Samsung said this week it is delaying the release of the Samsung Z, shelving the first smartphone running its homegrown Tizen operating system. The Samsung Z was slated to launch in Russia this fall but is now on indefinite hold while the company scrambles “to further develop both Tizen OS and the Tizen ecosystem.”
The postponement is only the latest setback for Tizen, which has roots in the MeeGo platform that Nokia ditched in 2011 in favor of Windows Phone. But despite garnering some positive reviews, Tizen has been plagued by setbacks before it reached the starting gate: A developers’ conference in Moscow was recently cancelled when Samsung failed to produce smartphones running the OS, Japan’s NTT DoCoMo announced in January it was indefinitely suspending plans to launch a Tizen handset, and Sprint left the Tizen Association last year.
Manufacturing isn’t enough
Simply manufacturing mobile devices is a cutthroat, low-margin business for any player not named Apple, and those margins are only declining as sales of low-end smartphones explode in emerging markets. That’s why Samsung until recently had been working to co-opt Google’s operating system by creating its own ecosystem of apps and devices within the larger Android world. But Google this year has handcuffed that strategy considerably by retaking control of Android and restricting access to key features of the platform from companies that fork it and use it as a foundation of their own branded offerings. Samsung responded by easing up on the development of its own Android-based apps and services rather than face the daunting task of forking Android and replacing features like Google Play and Google Maps.
That should have given Samsung an increased sense of urgency to bring Tizen to market, but the company has made precious little progress this year. The Korean manufacturer has produced cameras and smartwatches running the OS, but demand for such connected devices is still very uncertain. Additionally, this week’s announcement indicates Samsung has failed to lure the throngs of developers needed to make Tizen an attractive platform for smartphone owners. And that task won’t get any easier as Windows Phone slowly grows its audience, emerging as a distant third-place platform behind Android and iOS.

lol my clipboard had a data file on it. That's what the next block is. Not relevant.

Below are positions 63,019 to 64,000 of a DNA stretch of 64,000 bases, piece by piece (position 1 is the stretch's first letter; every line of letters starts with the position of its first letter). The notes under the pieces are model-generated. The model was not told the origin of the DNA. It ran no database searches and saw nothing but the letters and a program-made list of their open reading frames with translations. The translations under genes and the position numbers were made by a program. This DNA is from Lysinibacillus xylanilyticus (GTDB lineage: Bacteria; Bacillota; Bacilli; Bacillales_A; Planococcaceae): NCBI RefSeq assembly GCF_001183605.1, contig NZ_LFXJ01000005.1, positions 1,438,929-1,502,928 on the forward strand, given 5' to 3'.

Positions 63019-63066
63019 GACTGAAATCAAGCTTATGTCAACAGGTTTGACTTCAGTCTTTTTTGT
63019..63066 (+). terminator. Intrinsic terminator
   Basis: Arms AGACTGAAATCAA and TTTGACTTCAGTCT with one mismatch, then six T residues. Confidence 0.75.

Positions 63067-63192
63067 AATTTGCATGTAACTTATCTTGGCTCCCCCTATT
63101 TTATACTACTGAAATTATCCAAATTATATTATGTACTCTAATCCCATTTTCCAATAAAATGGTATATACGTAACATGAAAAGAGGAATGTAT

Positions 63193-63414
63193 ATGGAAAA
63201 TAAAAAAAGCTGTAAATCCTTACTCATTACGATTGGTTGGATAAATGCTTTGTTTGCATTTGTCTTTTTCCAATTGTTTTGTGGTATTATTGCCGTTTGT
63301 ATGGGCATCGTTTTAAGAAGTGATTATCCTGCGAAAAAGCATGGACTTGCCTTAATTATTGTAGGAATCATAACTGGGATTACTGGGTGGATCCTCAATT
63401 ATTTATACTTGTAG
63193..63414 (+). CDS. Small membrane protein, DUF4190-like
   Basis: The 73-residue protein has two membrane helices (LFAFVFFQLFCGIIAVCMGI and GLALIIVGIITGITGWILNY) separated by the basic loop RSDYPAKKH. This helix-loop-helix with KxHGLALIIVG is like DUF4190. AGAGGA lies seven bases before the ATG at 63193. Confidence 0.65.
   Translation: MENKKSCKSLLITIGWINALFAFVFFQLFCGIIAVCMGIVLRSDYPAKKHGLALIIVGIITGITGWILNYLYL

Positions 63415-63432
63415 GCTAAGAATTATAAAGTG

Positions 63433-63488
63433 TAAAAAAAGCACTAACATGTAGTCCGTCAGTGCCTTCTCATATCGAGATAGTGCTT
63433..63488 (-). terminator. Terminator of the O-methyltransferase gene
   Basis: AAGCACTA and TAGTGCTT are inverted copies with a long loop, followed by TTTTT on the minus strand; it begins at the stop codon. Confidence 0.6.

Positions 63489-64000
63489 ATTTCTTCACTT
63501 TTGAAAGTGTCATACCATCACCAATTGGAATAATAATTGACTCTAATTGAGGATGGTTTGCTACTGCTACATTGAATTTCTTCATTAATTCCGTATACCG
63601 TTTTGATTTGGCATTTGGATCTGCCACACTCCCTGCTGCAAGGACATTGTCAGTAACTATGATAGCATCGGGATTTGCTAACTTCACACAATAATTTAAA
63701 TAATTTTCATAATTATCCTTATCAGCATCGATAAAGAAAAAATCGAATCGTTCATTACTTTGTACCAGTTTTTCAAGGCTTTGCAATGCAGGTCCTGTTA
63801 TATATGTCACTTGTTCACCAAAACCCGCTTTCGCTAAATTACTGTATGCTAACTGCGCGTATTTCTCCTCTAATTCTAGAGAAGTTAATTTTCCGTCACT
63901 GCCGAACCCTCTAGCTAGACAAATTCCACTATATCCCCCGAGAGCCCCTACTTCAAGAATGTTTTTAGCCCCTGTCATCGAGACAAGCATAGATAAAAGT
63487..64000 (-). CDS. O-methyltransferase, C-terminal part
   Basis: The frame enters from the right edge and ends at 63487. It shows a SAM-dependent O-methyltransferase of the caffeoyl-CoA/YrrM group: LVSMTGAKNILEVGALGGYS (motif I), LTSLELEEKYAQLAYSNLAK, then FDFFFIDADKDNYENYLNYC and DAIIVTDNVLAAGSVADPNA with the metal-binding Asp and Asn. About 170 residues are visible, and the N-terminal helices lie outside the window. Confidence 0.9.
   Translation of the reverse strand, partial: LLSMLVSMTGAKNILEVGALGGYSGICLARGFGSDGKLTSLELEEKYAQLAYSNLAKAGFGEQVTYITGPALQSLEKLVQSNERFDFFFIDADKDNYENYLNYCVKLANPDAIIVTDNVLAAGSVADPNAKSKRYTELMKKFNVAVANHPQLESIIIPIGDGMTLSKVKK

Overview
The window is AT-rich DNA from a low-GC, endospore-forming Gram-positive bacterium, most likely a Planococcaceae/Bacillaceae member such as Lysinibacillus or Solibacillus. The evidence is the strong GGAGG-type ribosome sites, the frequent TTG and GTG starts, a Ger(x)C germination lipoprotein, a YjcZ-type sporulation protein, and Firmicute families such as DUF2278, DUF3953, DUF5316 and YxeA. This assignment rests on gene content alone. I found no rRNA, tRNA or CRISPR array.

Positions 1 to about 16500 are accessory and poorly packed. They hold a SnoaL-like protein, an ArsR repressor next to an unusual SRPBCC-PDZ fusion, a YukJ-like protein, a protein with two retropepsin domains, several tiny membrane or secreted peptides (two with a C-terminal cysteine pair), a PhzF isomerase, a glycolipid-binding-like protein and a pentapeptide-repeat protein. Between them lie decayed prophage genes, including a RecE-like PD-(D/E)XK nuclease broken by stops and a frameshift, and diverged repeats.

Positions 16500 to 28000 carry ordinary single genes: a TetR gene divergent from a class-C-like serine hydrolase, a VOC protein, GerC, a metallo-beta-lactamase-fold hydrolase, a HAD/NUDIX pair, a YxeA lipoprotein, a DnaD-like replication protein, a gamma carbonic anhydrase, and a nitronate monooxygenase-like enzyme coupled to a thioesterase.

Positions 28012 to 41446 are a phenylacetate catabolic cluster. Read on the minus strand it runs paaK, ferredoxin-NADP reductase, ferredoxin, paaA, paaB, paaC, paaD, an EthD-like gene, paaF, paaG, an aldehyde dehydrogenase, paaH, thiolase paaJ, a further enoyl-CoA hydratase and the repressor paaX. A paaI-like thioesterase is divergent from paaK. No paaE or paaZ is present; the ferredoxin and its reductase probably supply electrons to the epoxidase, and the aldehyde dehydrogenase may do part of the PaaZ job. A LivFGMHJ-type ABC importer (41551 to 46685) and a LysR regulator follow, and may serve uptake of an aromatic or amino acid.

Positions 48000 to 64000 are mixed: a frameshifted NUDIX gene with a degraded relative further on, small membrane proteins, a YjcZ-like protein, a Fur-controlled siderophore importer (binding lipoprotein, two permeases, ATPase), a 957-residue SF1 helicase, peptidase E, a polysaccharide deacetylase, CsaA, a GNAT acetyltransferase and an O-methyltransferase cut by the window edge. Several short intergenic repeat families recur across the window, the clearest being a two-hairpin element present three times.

Emerging markets: Full of potential and peril
Tizen is clearly aimed at the emerging markets where smartphone penetration lags behind more mature regions. But while those markets are teeming with potential, they’re also brutally competitive: Apple is making strides in some markets both with older iPhones and the 5C model, a small army of manufacturers is churning out ultra-low end Android devices for as little as $38 without a contract, and Microsoft is increasingly focused on the emerging markets where Windows Phone has gained traction. Meanwhile, newer platforms such as BlackBerry 10 and Firefox OS are struggling to gain a toehold in some of those regions, and Jolla’s Sailfish and Ubuntu Touch are hoping to join the fray.
It’s still too early to write off Tizen completely. Samsung is a massive company with a huge smartphone footprint around the world, and its carrier partners could provide a huge push for Tizen if they choose to. And I suppose there’s a chance Tizen could emerge as a viable OS for the internet of things, although Samsung has yet to make the case that it’s superior to Android or iOS for that segment. I wrote in January that Tizen wasn’t dead yet, but Samsung’s lack of progress since then is troubling. Most developers shouldn’t invest in building apps for Tizen until they see some real progress. And they shouldn’t be surprised if that progress never occurs.